But there is no need to go to those extremes for what you describe. You want to do 8 conversions each millisecond, or 8ksps. That is within reach of the ADC running >>within<< specs.

I normally run a 57kHz ADC clock. 13 ADC cycles per conversion gives 225us; add a bit for ISR servicing and latency gives 250us or 4ksps.

Twice the clock and you have your 8ksps and still well within spec. 4x the clock and a slight overclocking, but overkill on the samples IMO--does your app really "close the loop" every 1ms? I'd doubt it.

Do a simple round-robin interrupt-driven ADC "channel scan", parking the raw values for each channel into your sample array as you are doing. "Set it and forget it"--whenever you want values, the latest conversion result is right there. (Make sure you do atomic access if using all 8 bits.)

So, you have coding problems as first noted and then IMO system design/concept problems.

You can put lipstick on a pig, but it is still a pig.

I've never met a pig I didn't like, as long as you have some salt and pepper.

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theusch wrote:
Quote:

while(!(ADCSRA & 0x10)); // wait for conversion done, ADIF flag active

Where are you clearing that flag?
Quote:

(1 << ADIE) | // ADC Interrupt Enable

Where is your ISR?

What speed is your Mega32 clock?

There are some posts on "overclocking" the ADC that have some numbers. But if you are clocking at some MHz then don't expect good results. Under those conditions the input signal must have excellent drive.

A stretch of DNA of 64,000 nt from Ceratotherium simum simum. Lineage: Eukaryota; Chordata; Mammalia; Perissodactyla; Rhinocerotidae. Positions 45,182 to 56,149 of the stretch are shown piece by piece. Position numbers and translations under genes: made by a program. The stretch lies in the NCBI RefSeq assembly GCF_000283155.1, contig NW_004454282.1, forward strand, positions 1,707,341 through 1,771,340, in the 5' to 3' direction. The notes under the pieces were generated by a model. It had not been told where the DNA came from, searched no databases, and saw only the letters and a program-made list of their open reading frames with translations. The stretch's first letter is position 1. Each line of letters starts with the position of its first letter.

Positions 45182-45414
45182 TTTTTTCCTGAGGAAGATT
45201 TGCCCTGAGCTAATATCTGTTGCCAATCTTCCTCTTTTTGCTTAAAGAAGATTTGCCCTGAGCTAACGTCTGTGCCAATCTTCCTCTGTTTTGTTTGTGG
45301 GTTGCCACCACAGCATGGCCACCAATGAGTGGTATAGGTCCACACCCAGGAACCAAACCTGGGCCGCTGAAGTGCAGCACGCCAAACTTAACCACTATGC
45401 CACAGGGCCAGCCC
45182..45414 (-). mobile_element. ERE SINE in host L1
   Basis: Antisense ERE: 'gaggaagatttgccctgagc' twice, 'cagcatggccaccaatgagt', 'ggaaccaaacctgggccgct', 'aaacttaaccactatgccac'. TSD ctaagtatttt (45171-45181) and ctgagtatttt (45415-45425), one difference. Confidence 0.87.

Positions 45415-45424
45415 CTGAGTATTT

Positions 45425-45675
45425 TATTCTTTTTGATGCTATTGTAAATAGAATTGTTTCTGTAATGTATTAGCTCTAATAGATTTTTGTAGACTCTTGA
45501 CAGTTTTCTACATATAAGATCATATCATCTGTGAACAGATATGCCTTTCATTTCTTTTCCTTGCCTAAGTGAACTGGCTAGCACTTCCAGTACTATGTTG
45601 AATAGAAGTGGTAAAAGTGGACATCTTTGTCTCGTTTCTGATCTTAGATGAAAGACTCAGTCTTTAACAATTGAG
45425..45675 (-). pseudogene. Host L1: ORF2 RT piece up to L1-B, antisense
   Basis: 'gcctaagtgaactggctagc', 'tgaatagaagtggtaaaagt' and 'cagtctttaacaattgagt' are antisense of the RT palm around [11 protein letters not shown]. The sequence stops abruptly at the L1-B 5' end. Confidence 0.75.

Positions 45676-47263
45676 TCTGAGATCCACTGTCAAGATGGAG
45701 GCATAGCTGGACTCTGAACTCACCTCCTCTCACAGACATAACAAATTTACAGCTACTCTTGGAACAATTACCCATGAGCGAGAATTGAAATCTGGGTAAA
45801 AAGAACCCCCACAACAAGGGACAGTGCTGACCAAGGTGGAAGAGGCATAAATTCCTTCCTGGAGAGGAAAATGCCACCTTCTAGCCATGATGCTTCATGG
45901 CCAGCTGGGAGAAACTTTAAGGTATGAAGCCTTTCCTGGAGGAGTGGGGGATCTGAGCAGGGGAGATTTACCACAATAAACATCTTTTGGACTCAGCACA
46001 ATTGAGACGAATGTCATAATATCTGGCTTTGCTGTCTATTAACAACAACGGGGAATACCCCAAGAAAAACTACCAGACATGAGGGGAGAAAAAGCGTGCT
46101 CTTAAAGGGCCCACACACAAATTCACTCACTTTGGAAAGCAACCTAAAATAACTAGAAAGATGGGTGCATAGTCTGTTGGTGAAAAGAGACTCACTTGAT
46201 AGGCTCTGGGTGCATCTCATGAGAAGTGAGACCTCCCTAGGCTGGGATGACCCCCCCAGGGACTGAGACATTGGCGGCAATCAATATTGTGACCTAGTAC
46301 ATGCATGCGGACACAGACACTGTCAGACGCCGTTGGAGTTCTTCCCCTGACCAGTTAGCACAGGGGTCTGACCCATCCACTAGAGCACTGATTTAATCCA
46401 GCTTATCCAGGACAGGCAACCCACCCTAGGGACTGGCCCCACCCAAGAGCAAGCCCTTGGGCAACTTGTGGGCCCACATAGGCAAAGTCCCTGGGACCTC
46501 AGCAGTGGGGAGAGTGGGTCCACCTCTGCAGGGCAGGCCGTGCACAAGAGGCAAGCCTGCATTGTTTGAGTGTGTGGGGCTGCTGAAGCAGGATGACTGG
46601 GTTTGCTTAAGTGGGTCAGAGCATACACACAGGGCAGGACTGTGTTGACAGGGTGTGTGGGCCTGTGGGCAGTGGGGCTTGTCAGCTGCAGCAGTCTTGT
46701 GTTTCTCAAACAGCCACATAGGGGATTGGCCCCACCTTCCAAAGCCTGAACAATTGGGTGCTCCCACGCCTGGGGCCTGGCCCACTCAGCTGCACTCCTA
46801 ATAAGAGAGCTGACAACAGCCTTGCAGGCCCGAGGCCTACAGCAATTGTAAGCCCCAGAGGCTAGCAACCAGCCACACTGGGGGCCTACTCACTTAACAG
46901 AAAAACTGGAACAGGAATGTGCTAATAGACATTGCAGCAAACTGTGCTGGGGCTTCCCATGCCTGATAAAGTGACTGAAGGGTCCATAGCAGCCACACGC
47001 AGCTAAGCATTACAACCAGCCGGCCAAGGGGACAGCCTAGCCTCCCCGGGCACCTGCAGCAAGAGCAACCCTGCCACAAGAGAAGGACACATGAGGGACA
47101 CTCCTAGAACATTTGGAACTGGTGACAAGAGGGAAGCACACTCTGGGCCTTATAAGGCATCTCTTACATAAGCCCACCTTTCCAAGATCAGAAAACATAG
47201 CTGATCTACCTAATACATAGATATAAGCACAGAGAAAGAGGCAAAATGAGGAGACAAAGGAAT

But there is no need to go to those extremes for what you describe. You want to do 8 conversions each millisecond, or 8ksps. That is within reach of the ADC running >>within<< specs.

I normally run a 57kHz ADC clock. 13 ADC cycles per conversion gives 225us; add a bit for ISR servicing and latency gives 250us or 4ksps.

Twice the clock and you have your 8ksps and still well within spec. 4x the clock and a slight overclocking, but overkill on the samples IMO--does your app really "close the loop" every 1ms? I'd doubt it.

Do a simple round-robin interrupt-driven ADC "channel scan", parking the raw values for each channel into your sample array as you are doing. "Set it and forget it"--whenever you want values, the latest conversion result is right there. (Make sure you do atomic access if using all 8 bits.)

So, you have coding problems as first noted and then IMO system design/concept problems.

Sorry, it should be (0<<ADIE). I am currently using an internal 8MHz clock at the moment. Basically I sample all of adc channels at every 1ms. I am hoping that can be done quick as possible then I can introduce my adc calculation and control system.

Again I would like to have 10 bit of each adc channel

Can you please give me an example of round robin interrupt drive ADC?

MM

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ISR(ADC_vect)
{
	ADCResult=ADCH;
//	PORTB ^= (1 << GREEN_LED); // Toggle the LED
//	ADCSRA |= (1<<ADSC);

	switch(channelADC)
	{
		case 0:
		PORTB ^= (1 << GREEN_LED); // Toggle the LED
		ADCSample[0]=ADCResult;
		channelADC++;
		break;

		case 1:
		ADCSample[1]=ADCResult;
		channelADC++;
		break;

		case 2:
		ADCSample[2]=ADCResult;
		channelADC++;
		break;

		case 3:
		ADCSample[3]=ADCResult;
		channelADC++;
		break;

		case 4:
		ADCSample[4]=ADCResult;
		channelADC++;
		break;

		case 5: